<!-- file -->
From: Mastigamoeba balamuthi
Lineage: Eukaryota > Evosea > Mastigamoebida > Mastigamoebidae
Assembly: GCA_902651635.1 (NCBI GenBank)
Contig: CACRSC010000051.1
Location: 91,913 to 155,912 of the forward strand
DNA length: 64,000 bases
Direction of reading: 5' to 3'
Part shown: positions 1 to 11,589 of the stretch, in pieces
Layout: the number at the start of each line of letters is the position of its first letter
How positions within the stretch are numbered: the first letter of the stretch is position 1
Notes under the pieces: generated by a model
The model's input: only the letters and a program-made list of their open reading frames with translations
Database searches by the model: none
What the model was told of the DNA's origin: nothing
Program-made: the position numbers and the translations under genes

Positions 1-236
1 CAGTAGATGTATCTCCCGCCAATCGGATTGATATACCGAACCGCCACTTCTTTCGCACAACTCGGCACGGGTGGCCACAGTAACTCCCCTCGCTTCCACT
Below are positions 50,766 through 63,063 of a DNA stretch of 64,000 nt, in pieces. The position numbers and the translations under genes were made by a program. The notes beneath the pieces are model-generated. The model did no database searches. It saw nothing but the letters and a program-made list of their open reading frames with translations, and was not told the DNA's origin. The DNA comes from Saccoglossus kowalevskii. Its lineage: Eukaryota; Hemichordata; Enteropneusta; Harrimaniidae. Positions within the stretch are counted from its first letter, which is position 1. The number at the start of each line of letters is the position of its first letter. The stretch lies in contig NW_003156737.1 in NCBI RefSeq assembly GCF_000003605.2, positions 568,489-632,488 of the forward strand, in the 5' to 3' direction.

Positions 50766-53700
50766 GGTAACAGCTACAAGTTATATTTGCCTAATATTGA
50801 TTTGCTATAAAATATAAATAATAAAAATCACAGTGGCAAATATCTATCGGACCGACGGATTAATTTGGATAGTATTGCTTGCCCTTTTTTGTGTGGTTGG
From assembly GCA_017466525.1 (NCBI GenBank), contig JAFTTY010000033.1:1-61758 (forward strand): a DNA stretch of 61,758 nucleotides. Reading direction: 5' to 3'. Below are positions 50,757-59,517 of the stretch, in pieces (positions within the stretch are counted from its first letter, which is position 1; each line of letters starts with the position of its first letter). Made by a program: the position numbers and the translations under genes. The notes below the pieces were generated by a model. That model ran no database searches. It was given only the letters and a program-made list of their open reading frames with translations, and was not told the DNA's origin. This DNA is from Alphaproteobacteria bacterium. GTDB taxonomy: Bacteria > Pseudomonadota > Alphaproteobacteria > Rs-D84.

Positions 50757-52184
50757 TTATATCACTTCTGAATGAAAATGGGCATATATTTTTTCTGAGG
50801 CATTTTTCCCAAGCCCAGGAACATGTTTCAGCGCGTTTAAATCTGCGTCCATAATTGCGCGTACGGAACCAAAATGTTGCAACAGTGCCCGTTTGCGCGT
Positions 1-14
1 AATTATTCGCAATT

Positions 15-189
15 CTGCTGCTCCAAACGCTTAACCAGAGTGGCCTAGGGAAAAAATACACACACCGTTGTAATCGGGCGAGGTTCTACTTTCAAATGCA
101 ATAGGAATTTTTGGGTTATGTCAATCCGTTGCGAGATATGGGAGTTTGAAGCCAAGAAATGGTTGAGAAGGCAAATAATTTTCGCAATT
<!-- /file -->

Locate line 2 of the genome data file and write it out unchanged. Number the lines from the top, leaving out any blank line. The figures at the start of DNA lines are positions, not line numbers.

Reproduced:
Lineage: Eukaryota > Evosea > Mastigamoebida > Mastigamoebidae